Most pests are naturally outdoor insects, and for the most part, that is where they like to stay. But when they need food or shelter, or when you take them in, they come inside.
Other pests come into the house because people carry them in. Bed bugs are a good example. After the government outlawed harmful chemicals like DDT, many hotels never found an effective way to control bed bugs. As a result, they may be in bed with you when you travel. If these bugs get into your luggage, they could multiply greatly when they get to your house.
How They Get In
Tiny insects, like ants, only need tiny openings to come inside. Many times, these openings may not be much thicker than a fingernail. Here are some common entry points:
- Doors: The seals should be essentially airtight. Step outside at night when the lights are on inside. If any light leaks out, pests can come in.
- Windows: Excessively worn weather stripping is often a culprit here. Weak spots give tiny pests just enough wiggle room to come in after a food source.
- Dryer Fans and Vents: Dampers should move freely, but sometimes they get stuck in an open position. Also, the rush of air often knocks the vent out of place just enough for pests to come in through the gaps.
- Siding: Gaps between the foundation and the wall are perhaps the most common pest entrance. Gaps between the trim and siding invite lots of pests inside as well.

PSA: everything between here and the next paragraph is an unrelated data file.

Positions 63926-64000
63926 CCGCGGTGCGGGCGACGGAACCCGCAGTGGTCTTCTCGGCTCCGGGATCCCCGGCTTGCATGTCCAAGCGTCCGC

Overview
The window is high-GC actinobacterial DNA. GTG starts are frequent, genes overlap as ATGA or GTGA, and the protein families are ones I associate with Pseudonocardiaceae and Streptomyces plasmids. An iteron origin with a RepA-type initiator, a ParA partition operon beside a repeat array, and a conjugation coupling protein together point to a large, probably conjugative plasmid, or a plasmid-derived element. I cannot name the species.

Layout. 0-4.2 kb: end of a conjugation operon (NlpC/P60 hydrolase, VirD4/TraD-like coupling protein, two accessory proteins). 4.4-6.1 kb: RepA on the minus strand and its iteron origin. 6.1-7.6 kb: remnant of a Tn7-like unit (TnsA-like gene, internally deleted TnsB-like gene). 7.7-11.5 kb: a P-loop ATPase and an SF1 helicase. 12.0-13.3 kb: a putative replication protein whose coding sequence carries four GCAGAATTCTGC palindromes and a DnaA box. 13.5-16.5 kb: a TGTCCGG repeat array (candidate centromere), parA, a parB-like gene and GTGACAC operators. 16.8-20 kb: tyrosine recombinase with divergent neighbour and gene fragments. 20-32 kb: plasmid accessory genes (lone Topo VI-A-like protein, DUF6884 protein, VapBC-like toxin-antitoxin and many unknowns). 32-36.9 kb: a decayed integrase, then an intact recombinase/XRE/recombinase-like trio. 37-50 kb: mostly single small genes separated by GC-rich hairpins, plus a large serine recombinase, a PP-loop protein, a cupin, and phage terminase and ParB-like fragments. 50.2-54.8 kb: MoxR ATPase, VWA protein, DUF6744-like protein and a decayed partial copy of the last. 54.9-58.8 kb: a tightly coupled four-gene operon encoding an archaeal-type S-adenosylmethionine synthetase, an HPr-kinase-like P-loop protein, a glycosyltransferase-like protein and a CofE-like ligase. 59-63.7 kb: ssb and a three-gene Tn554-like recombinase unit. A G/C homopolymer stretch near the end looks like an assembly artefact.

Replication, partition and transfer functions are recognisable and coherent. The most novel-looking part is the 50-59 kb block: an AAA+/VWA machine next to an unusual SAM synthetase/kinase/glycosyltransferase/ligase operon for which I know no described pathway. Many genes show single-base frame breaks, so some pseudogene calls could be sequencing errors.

Bed bugs often stowaway in luggage. So, when you are away, do not put your clothes in hotel room drawers. Keep them in your suitcase or a hanging bag.
How to Keep Them Out
Window screens may be one of the best ways to keep pests outside. Fine mesh screens are the best kind. They usually keep out even ant-sized bugs. Be sure the sides of the screen are flush against the windowsill. Use caulk if necessary.
Overall, caulk is also an excellent way to bug-proof your house, at least to a great extent. The aforementioned siding gaps are a good illustration. Caulk both the inside and the outside. On a related note, airtight door sweeps should prevent bugs from crawling into your house.
Watch out for household garbage as well. If you can smell it, pests can smell it too. So, empty garbage cans frequently, especially in the kitchen. Also, do not randomly drop soda cans and other items into the recycling bin. Rinse them first to remove any sugary residue.
Finally, moisture often attracts pests. Address any dripping faucets or other leaks straightaway. Even a drop or two could attract unwanted pests.